You need the sun if you are going to run a festival so it seems that everything is in there favour in Katie Ginger – Summer Strawberries at Swallowtail Bay. I wait in trepidation in how winter and Christmas is going to come to Swallowtail Bay.

Two books which don’t fit into any particular genre but I feel must be read for many different reasons, some I have yet to even work out myself.

Rachel Joyce – Miss Benson’s Beetle, the latest took me very much back to the debut novel. It had that gentleness of it, despite the plot and you could almost feel yourself out there on a expedition yourself, in uncharted territory – a bit like the book.

This has to be on all my lists for 2020, Brenda Davies – The Girl Behind the Gates. It is a difficult read but it is one that must be read. It is both a disturbing but fascinating read and one is compelled to be drawn in and wince at the injustice, the treatment and more than anything the reality hat this actually happened. You need a strong constitution to read it.

Quite a mix of books, which is the best way. Sometimes reading too much of the same, can result in nothing more that a regurgitation of plot, setting and character. I like to think this month I have captured plenty of variety.

Which leads me on very nicely to more variety in the shape of the 2020 Six in Six meme. Click here to see all about it and please join in if you can. You just might add some more books to your list.

Books

Murder at the Playhouse – Helena Dixon

Kitty Underhay is definitely on track to be a popular favourite amongst fans of cosy mysteries and with this her third adventure.

Kitty having still not made it up with Matthew Bryant the debonair ex Army Captain and now private investigator from the previous two novels, she finds herself rather lost and missing him.

Matthew is much in the same mood, but that is all forgotten when a knock at his door reveals the police come to arrest him for murder.

Kitty rushes to his aid.

The deceased is a young actress on the cusp of something bigger, Pearl Bright, found strangled with one of Matthew’s bootlaces. There is a straightforward believable explanation from Matthew.

Stanley Davenport a theatre impresario and on verge of a knighthood is as well as Matthew’s neighbours seemed convinced it his him and that there is no need to look any further, especially not at Stanley Davenport and his family and associates seem to have a lot to hide.

Kitty manages through Mrs Craven to get to know the Davenport’s and she finds herself centre stage with helping with a local theatre show for a charity. Being this involved means she might be able to get to the truth if it all plays out right.

It will be alright on the night – surely?

Regular characters are back, including the insurmountable Mrs Craven as well as Kitty’s maid at the hotel, Alice who is a great character and I am pleased she is featuring more dominantly. Her sound advice and obvious observations are a great for Kitty.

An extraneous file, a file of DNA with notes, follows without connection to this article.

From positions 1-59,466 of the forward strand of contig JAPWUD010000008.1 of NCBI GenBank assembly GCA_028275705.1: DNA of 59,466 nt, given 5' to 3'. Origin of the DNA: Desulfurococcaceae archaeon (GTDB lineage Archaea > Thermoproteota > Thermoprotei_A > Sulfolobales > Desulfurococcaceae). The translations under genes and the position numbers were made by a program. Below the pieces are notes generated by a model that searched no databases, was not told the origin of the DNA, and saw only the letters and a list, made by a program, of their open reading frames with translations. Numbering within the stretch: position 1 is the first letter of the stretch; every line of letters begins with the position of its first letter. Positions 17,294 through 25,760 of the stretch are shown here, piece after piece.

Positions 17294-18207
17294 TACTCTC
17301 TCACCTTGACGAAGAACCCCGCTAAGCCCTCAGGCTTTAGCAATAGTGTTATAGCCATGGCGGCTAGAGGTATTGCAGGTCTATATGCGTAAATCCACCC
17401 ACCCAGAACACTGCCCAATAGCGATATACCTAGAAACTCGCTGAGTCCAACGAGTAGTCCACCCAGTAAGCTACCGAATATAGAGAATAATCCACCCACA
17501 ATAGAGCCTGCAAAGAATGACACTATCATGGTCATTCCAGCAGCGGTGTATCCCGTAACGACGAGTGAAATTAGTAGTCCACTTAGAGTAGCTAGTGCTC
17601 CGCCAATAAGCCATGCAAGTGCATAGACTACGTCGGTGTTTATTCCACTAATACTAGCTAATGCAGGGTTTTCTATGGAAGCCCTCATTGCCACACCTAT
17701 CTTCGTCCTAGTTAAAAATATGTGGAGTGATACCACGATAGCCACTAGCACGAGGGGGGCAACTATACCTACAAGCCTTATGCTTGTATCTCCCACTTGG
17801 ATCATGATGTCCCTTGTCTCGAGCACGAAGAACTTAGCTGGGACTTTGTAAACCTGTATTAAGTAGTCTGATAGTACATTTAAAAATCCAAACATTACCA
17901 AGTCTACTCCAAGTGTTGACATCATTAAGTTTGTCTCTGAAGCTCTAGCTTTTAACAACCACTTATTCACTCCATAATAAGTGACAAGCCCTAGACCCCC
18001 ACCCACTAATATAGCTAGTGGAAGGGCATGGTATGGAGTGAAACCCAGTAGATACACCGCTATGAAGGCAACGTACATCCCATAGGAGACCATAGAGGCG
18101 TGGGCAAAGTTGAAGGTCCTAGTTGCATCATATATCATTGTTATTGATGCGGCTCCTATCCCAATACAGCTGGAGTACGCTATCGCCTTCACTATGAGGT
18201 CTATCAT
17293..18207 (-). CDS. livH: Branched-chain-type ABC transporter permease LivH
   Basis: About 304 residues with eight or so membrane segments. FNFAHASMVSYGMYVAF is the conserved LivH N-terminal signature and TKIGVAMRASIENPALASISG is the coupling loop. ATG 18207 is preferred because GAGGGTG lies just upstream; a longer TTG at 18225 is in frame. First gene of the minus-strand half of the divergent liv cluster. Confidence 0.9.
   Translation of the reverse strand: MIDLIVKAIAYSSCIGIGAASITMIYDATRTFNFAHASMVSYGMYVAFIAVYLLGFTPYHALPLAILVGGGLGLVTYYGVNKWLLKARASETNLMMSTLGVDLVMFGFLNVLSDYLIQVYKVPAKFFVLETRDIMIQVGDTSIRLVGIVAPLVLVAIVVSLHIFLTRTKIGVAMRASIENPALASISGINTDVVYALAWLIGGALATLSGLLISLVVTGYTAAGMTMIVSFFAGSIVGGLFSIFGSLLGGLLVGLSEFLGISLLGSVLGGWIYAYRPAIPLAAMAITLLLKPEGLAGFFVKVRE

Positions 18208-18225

The sub plot of Kitty’s missing mother is still throughout this book and Matthew is kept occupied with this and we start to find out a bit more of what might have happened to her.

All in all a great mystery with good characters both likeable and absolutely dreadful that you love them and the continual mystery makes we excited to read book four!

Thank you to the publisher via netgalley for the opportunity to read this book. 

Murder at the Playhouse is published on 30 June. 

Catch up with Kitty from the beginning:

Murder at the Dolphin Hotel

Murder at Enderley Hall 

 

Books

Daughters of Cornwall – Fern Britton

In a change from perhaps what I was expecting from Fern Britton, I am transported to Cornwall as is to be expected but I am submerged into the past in this excellent piece of historical fiction.

Clara is making the journey from London to Cornwall after the Great War to meet the family that she could have been apart of. She is taking with her a secret, one that only one other person knows about.

Hannah wants to know more about her past but her mother’s reluctance makes her even more curious. With the outbreak of the Second World War looming, Hannah and her brothers want to make a difference. They don’t think they can from their corner of Cornwall. But Cornwall always calls them back.

Caroline discovers her families history through a trunk which looks like it has come all the way from Penang. She embarks on a discovery. Caroline wants to show her daughter how a life can be lived and that all it takes is determination and an inner strength that all the women in the family clearly have.

This story starts like a whisper as all the characters are introduced and you are immediately caught up in love affairs, war, secrets and lies. The book is rich in description at the breathtaking views of Cornwall of the horror of war, of death and birth and shows how strong women can be no matter what the path in life they have chosen to be on. as the secrets come tumbling out or are kept hidden until the end, the story draws you right in. A story that will stay with you long after you have finished reading.

If you like Fern Britton’s previous novels this will be a change – but it is worth every word on the page.

Great for fans of historical fiction with multiple narratives, a book to get lost in.